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About this Poem 

"I was inspired by an Amazonian tribe, the Pirahã, whose language is only of observable experience, and who speak in a kind of prosody, with variations of pitch, stress and rhythm. There are no fixed words for colors; instead they use descriptive phrases that change from one moment to the other. If someone walks around a bend in the river they are xibipio—gone out of experience. Their non-recursive language challenges the established linguistic theories on what is considered uniquely human, and I love that."
—Page Starzinger


Page Starzinger

Vestigial leavinges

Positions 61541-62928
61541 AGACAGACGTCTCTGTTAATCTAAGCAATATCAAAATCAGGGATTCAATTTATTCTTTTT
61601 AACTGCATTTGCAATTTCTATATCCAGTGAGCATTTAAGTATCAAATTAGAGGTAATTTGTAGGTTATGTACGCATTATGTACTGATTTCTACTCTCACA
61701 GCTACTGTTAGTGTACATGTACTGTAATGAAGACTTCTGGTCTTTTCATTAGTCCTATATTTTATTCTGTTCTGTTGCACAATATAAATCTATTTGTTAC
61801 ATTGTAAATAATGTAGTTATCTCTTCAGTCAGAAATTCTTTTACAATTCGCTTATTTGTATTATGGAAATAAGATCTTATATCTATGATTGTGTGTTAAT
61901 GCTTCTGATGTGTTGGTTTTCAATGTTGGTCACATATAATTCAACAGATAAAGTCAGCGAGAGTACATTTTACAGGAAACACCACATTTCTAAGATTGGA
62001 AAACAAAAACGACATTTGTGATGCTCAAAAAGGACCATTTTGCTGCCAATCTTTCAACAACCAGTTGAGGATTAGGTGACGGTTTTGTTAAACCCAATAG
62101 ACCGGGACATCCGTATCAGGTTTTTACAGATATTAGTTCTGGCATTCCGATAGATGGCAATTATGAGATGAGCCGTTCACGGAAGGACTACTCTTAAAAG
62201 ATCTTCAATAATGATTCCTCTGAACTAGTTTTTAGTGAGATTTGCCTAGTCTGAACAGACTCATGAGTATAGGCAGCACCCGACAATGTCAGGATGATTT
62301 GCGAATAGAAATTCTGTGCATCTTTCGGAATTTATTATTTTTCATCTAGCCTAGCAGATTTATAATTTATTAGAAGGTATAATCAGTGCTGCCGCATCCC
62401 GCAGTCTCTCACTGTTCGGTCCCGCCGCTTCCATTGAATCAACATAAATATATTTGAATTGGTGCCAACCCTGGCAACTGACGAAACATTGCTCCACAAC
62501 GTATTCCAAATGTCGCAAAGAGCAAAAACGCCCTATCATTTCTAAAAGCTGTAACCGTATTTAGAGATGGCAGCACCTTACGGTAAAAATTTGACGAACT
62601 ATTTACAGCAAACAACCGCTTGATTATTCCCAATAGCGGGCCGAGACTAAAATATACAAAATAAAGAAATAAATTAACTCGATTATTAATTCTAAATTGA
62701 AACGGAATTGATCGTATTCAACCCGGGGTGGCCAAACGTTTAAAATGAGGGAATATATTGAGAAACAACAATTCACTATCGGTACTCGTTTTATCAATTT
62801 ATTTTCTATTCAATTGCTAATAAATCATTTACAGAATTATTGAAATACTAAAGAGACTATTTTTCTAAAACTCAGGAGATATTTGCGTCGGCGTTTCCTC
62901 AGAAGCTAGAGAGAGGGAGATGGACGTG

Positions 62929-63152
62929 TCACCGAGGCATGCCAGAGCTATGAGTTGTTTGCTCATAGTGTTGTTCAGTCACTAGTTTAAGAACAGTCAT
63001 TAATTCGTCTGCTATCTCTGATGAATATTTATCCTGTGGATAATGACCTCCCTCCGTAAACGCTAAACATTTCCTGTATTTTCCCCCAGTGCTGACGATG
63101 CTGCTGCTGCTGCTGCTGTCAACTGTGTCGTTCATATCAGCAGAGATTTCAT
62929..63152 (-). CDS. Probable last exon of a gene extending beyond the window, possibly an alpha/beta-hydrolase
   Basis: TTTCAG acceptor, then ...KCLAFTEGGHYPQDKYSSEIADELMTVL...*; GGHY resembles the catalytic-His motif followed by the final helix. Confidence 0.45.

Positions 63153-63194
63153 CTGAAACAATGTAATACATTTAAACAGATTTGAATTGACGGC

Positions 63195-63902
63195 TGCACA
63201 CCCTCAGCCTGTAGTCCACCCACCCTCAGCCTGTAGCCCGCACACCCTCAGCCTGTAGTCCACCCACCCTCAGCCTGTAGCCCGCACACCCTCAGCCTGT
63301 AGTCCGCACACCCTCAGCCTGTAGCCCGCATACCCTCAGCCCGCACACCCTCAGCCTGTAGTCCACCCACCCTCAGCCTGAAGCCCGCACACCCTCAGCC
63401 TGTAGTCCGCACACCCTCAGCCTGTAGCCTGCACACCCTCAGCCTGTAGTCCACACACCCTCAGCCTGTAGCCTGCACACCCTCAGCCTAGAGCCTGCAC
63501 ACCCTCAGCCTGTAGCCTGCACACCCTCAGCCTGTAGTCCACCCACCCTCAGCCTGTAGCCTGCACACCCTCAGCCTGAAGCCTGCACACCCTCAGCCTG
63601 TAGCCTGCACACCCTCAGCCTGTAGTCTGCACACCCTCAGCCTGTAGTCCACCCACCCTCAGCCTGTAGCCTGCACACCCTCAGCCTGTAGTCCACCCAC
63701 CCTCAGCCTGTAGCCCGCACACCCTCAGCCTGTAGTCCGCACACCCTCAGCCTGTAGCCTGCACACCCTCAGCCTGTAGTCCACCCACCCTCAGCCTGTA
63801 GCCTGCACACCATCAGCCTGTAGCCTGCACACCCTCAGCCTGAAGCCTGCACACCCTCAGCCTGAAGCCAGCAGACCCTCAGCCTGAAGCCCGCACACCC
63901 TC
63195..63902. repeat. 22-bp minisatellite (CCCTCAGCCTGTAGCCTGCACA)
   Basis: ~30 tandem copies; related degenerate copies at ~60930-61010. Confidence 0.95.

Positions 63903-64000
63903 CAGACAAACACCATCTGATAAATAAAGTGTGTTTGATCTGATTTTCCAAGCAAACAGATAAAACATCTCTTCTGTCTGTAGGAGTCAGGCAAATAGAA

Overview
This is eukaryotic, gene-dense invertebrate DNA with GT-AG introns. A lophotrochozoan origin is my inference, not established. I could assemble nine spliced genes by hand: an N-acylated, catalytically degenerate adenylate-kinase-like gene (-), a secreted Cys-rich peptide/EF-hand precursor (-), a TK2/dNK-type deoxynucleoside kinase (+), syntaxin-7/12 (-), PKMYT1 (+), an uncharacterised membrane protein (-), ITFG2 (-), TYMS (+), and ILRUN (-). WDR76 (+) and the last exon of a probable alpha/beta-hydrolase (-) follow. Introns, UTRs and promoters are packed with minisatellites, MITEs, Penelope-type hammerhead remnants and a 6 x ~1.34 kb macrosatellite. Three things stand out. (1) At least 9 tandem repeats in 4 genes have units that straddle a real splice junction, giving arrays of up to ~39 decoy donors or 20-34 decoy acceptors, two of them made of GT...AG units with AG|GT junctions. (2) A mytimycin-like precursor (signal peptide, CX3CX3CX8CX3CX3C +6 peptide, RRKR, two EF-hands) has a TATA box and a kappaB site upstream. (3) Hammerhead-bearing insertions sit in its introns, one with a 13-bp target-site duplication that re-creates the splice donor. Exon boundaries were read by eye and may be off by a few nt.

and fragmentes.

These. However: whole—
         like us
a piecing together;

or a kind of gluing,
like dinosaurs from Hell Creek Formation,
with soft tissue and blood vessels inside

is not the point, not even
Chomsky’s theory—embedding entities
within like entities—a tree structure.
Because the most powerful ancient

Amazon cultures, who resist
change, have no stories
for what came before. There, prosody—present tense:
woman winding raw
cotton, child at her feet, singing

a series of notes,
like a muted horn (what

is not enough about this? Could we fall prey

to transcendence,
and reduce, to a point that is
fugitive; you are at the tip

of my tongue, then
not. Just like a leaf drifting
out of the picture. It’s called

not simply gone,
but out of experience. Of Christ
they ask: Have you met

Copyright © 2013 by Page Starzinger. Used with permission of the author. This poem appeared in Poem-A-Day on August 13, 2013. Browse the Poem-A-Day archive.

Page Starzinger